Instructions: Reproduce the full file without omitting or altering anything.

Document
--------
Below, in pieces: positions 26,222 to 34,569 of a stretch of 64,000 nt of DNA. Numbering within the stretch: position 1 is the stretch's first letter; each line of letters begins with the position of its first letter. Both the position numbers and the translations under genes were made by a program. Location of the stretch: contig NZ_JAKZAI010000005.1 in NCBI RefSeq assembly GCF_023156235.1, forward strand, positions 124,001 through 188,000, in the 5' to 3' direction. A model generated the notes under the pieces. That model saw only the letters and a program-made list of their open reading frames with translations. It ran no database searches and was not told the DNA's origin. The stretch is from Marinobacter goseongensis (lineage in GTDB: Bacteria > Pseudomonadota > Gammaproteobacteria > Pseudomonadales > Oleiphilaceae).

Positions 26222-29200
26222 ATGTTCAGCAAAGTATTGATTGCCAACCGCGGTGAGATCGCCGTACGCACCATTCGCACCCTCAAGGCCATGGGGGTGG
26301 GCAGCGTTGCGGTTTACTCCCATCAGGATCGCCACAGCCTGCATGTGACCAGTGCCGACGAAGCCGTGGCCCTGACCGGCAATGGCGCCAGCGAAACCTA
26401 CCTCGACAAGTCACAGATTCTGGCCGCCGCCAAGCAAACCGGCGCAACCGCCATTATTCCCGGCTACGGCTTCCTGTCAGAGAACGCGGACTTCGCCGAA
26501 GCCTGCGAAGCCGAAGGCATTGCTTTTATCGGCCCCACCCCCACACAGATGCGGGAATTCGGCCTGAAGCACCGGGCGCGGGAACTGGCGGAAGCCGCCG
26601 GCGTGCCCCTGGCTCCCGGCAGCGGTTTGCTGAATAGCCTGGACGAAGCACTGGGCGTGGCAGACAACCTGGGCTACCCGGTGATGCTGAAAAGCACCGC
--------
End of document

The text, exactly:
Below, in pieces: positions 26,222 to 34,569 of a stretch of 64,000 nt of DNA. Numbering within the stretch: position 1 is the stretch's first letter; each line of letters begins with the position of its first letter. Both the position numbers and the translations under genes were made by a program. Location of the stretch: contig NZ_JAKZAI010000005.1 in NCBI RefSeq assembly GCF_023156235.1, forward strand, positions 124,001 through 188,000, in the 5' to 3' direction. A model generated the notes under the pieces. That model saw only the letters and a program-made list of their open reading frames with translations. It ran no database searches and was not told the DNA's origin. The stretch is from Marinobacter goseongensis (lineage in GTDB: Bacteria > Pseudomonadota > Gammaproteobacteria > Pseudomonadales > Oleiphilaceae).

Positions 26222-29200
26222 ATGTTCAGCAAAGTATTGATTGCCAACCGCGGTGAGATCGCCGTACGCACCATTCGCACCCTCAAGGCCATGGGGGTGG
26301 GCAGCGTTGCGGTTTACTCCCATCAGGATCGCCACAGCCTGCATGTGACCAGTGCCGACGAAGCCGTGGCCCTGACCGGCAATGGCGCCAGCGAAACCTA
26401 CCTCGACAAGTCACAGATTCTGGCCGCCGCCAAGCAAACCGGCGCAACCGCCATTATTCCCGGCTACGGCTTCCTGTCAGAGAACGCGGACTTCGCCGAA
26501 GCCTGCGAAGCCGAAGGCATTGCTTTTATCGGCCCCACCCCCACACAGATGCGGGAATTCGGCCTGAAGCACCGGGCGCGGGAACTGGCGGAAGCCGCCG
26601 GCGTGCCCCTGGCTCCCGGCAGCGGTTTGCTGAATAGCCTGGACGAAGCACTGGGCGTGGCAGACAACCTGGGCTACCCGGTGATGCTGAAAAGCACCGC